Annual Accounts

Network Finances in 2015

The Solidaridad Network implementation budget remained relatively stable in 2015. In fact, our budget continues to grow year on year, which is an indication that the level of support from our external donors and partners is also increasing. As in previous years, Solidaridad Netherlands holds the largest share of contracted income, but we also see that financial contributions from other regional expertise centres (REC) are growing each year. These indicators confirm the effectiveness of Solidaridad's innovative model of continental contracting, supported by a continental governance system.

Aggregated budget

The total amount that Solidaridad Network invested in 2015 was €41.7 million, just below the budget for the year which was set at €42 million.

Consolidated Income Statement Solidaridad Network 2015
in € 1,000

Income 2015 Actual 2015 Budget 2014 Actual
Solidaridad South America 5,015 2,870 4,067
Solidaridad Andes 1,521 741 882
Solidaridad Central America 36 11 482
Solidaridad West Africa 7,056 7,710 10,077
Solidaridad Southern Africa 585 1,321 403
Solidaridad East and Central Africa 1,005 445 1,799
Solidaridad South and South-East Asia 4,184 5,696 3,703
Solidaridad China 396 75 1
Solidaridad Netherlands 21,272 15,150 20,442
Solidaridad North America 591 267 365
Financial gains and other income 0 0 166
Estimated income in pipeline 0 7,713 0
Total income 41,661 42,000 42,387

Solidaridad budgets only contracted income and reports income that has been utilised as actual. The risk that budget is not achieved is limited to the extent that contracted income is not fully utilised in the current year. 

Solidaridad has set a budgetary target of €45 million for 2016.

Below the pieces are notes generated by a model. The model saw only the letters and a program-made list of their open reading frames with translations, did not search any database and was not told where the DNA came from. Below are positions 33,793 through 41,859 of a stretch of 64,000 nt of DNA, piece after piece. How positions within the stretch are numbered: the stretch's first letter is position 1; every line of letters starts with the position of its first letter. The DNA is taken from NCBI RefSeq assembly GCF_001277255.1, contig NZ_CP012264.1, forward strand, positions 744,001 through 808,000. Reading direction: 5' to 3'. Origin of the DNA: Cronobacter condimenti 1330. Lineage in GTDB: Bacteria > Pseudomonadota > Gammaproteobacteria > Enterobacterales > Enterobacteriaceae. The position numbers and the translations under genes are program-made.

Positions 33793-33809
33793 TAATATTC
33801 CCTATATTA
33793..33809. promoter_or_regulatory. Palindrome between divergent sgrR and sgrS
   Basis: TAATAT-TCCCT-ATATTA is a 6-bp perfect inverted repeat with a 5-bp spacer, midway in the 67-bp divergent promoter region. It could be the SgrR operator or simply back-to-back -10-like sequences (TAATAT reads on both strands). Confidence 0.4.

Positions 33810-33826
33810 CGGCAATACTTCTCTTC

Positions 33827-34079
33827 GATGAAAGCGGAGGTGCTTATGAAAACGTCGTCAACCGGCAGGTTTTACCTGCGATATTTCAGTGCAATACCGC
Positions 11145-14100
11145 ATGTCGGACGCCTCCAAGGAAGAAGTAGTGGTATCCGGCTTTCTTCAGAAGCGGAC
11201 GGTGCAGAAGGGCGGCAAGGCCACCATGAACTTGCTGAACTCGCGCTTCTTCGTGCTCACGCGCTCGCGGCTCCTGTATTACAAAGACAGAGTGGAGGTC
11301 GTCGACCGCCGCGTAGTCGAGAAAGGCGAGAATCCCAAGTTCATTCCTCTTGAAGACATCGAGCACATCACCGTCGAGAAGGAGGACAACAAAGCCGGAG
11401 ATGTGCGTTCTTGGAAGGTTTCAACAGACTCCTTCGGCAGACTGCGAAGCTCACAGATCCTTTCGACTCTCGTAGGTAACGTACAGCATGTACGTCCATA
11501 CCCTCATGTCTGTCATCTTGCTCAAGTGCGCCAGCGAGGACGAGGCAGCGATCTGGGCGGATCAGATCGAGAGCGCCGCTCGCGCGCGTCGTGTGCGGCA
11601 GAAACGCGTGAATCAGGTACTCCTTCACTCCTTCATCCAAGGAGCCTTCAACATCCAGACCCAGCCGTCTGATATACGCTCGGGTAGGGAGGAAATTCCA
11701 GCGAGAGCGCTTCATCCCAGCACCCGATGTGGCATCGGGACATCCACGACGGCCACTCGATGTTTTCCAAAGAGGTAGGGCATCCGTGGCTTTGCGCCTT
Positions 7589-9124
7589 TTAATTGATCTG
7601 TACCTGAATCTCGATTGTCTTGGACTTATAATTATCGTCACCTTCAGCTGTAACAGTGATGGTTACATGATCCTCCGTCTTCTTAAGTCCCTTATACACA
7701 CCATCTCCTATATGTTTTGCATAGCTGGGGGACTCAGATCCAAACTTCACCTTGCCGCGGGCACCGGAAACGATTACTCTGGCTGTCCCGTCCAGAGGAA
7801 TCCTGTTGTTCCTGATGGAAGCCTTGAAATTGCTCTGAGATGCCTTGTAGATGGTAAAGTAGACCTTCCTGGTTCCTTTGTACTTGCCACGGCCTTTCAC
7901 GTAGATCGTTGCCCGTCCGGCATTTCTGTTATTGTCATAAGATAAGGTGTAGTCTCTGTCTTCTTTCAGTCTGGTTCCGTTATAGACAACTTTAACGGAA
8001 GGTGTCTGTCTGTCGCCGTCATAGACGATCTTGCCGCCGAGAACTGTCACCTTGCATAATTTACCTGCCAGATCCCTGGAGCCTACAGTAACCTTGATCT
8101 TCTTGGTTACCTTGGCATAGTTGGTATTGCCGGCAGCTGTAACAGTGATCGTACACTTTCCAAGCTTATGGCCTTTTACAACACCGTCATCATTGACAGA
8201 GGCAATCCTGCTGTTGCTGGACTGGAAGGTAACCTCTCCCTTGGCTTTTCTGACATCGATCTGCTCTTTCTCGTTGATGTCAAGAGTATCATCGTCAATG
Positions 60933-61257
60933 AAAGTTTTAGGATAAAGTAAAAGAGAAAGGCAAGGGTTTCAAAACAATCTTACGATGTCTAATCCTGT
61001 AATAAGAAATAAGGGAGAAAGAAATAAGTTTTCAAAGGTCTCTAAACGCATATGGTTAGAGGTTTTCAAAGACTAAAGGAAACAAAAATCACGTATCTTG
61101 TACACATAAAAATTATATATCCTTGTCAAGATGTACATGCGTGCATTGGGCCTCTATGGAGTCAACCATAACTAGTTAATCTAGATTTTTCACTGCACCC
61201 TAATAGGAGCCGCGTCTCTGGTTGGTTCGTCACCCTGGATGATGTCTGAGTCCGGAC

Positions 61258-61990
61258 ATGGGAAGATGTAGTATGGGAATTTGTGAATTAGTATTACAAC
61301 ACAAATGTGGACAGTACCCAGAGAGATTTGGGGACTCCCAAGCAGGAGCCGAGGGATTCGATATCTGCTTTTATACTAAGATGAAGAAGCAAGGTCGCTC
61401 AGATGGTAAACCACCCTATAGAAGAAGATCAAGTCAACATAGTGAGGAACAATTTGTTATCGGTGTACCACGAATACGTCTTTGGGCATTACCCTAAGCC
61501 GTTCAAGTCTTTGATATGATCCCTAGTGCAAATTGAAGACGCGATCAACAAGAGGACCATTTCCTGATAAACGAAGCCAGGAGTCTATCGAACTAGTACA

Consolidated budget Solidaridad Network

 

The figures presented above cannot be accumulated to represent aggregated income and expenditure because they contain inter-regional funding flows.

Network Income & Expenditures

Income per regional expertise centre (REC) is split between what a REC has formally contracted itself and what has been received via other centres. The total expenditure of a REC generally provides a good idea of its size and the level of its activities. Project expenditure has either been invested via other organizations in the Solidaridad Network or has been invested by the REC itself.

Salary costs in one expertise centre are difficult to compare to those in another. On an absolute level, salary costs vary between RECs because they depend on price levels – and inflation – in the regions. Relative comparisons also reveal differences. Organizations that use external consultants on their projects have a relatively low level of salary cost. Smaller expertise centres spend a relative large portion of their total costs on salaries. Lastly, some RECs are more engaged in activities such as fundraising, communication and market linkage.